In the presence of the Spanish Crown Prince couple the Award jury announced their decision during the European Inventor Award ceremony on 28 April in Madrid. Three inventor teams in each of the four categories had been nominated and were introduced in video interviews.
The fullerene synthesis was successfully accomplished by Wolfgang Krätschmer in 1990 at the MPI for Nuclear Physics together with D. R. Huffman and co-workers applying an astonishingly simple method: The soot which forms in an electric arc between graphite electrodes under inert gas in a cooled flask contains C60, minor amounts of C70 and traces of higher fullerenes. In addition nanotubes are formed. After extraction with a suitable solvent and chromatographic separation one obtains C60 crystals („fullerite“), a new modification of elementary carbon.
Thus, enough substance became available for its physical and chemical characterization, and it could be shown that the soccer-ball structure supposed by the later Nobel Prize winners H. W. Kroto, R. F. Curl and R. E. Smalley for the C60 molecule, which they had detected mass-spectrometrically, was indeed correct. Afterwards, Krätschmer’s group also prepared a number of derivatives of C60, di- und polymers as well as endohedral noble-gas and metal fullerene compounds which they investigated spectroscopically.
Wolfgang Krätschmer pursued his physics studies in Berlin and earned his PhD degree at the University of Heidelberg in 1971 with a thesis written at MPIK with the title “die anätzbaren Spuren künstlich beschleunigter schwerer Ionen in Quarzglas”. Since that time he has been a senior scientist at MPIK with intermittent research periods from 1977/78 in the group of Donald R. Huffman at the University of Arizona and in the group of Roger F. Knacke at State University of New York/Stony Brook. In 1993 he was also bestowed the title of Honorary Professor by the University of Heidelberg.
In the beginning his research focused on the composition of cosmic rays and he collaborated in the investigation of lunar rock samples and meteorites. During the mid-seventies Wolfgang Krätschmer initiated spectroscopic investigations of substances like silicates, carbon dust and water-methane-ice, in order to explain observed but hitherto unidentified infrared absorptions of cosmic dust. Until this day his research area covers the infrared spectra of small carbon molecules of up to 21 carbon atoms and their oxides, which are stable only at very low temperatures in noble-gas matrices. Moreover, he participated in the development of a spectral photometer for the IR space telescope ISO of ESA.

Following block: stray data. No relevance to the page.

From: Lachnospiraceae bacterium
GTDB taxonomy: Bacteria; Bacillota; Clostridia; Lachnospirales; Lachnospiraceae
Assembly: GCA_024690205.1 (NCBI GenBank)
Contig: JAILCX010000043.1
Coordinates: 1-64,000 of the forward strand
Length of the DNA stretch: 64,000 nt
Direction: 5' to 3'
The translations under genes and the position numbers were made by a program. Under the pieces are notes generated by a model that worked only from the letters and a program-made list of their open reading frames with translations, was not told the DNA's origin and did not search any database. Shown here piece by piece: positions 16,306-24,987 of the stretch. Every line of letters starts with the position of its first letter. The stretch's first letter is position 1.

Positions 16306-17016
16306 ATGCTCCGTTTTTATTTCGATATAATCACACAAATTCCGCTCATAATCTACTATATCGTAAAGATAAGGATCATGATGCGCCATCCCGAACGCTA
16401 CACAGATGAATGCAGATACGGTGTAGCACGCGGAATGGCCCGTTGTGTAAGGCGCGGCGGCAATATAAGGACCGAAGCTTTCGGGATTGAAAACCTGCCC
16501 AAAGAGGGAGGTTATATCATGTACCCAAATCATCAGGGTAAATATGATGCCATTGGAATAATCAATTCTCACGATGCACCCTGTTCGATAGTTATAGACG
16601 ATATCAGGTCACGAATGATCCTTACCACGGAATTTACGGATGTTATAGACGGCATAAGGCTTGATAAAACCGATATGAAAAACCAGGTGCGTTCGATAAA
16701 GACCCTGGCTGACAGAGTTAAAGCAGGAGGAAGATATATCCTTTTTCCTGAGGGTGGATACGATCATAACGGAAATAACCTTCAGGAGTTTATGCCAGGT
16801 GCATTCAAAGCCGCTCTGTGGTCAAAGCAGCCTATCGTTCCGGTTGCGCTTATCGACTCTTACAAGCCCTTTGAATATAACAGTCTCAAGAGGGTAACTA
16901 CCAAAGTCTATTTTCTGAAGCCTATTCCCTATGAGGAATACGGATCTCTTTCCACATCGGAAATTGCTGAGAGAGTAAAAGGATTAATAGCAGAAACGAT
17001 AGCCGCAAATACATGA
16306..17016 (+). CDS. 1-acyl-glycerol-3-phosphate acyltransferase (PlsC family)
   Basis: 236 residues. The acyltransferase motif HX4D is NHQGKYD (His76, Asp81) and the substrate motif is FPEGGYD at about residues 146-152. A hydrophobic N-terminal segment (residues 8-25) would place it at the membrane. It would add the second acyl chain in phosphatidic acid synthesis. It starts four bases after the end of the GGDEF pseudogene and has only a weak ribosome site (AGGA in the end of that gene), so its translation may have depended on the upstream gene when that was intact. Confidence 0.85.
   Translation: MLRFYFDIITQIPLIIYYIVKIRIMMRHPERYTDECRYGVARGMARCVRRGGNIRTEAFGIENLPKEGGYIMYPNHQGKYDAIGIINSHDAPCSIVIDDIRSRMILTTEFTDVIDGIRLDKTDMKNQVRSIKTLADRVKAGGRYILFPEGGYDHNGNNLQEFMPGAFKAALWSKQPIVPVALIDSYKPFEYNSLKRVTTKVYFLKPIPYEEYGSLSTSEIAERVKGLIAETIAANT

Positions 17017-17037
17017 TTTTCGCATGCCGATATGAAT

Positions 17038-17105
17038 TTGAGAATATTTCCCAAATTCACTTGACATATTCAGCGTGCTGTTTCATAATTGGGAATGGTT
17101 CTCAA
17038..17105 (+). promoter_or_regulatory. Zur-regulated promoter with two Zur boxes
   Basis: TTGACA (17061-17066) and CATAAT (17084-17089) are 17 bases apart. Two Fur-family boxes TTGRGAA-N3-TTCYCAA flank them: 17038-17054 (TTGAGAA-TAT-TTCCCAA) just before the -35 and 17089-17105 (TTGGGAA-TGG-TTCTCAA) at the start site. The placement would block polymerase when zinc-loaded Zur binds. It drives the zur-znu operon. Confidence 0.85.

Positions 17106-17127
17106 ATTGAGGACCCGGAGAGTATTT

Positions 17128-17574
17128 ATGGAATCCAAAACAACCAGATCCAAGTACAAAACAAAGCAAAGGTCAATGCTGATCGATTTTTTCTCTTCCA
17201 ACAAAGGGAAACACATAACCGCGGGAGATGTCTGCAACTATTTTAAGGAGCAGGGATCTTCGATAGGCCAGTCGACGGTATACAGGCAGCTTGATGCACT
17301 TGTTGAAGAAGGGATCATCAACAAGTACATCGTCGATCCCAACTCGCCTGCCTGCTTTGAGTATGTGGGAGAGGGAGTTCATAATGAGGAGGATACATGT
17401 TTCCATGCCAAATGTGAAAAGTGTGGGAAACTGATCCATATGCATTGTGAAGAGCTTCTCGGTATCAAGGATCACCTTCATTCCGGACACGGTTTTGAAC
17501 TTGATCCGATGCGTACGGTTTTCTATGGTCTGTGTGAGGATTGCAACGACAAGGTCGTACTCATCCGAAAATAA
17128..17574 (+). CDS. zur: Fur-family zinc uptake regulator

Wolfgang Krätschmer has been awarded numerous prizes among them an Honorary Doctorate of the University of Basel in 2008.
The European Inventor Award, launched by the European Patent Office and the European Commission in 2006, is awarded annually in the four categories Industry, Small and Medium Enterprises, Non-European countries and Lifetime achievement. It is Europe's highest distinction for inventors and the winners are presented with a trophy in the shape of a sail, each year made of a different innovative material. This year's trophy is made of a type of fibreglass concrete. The European Inventor Award jury is made up of seven leading experts from business, science, technology and industry. The award ceremony takes place in the country which holds the EU Council Presidency.Contact:
Dr. Bernold Feuerstein | idw
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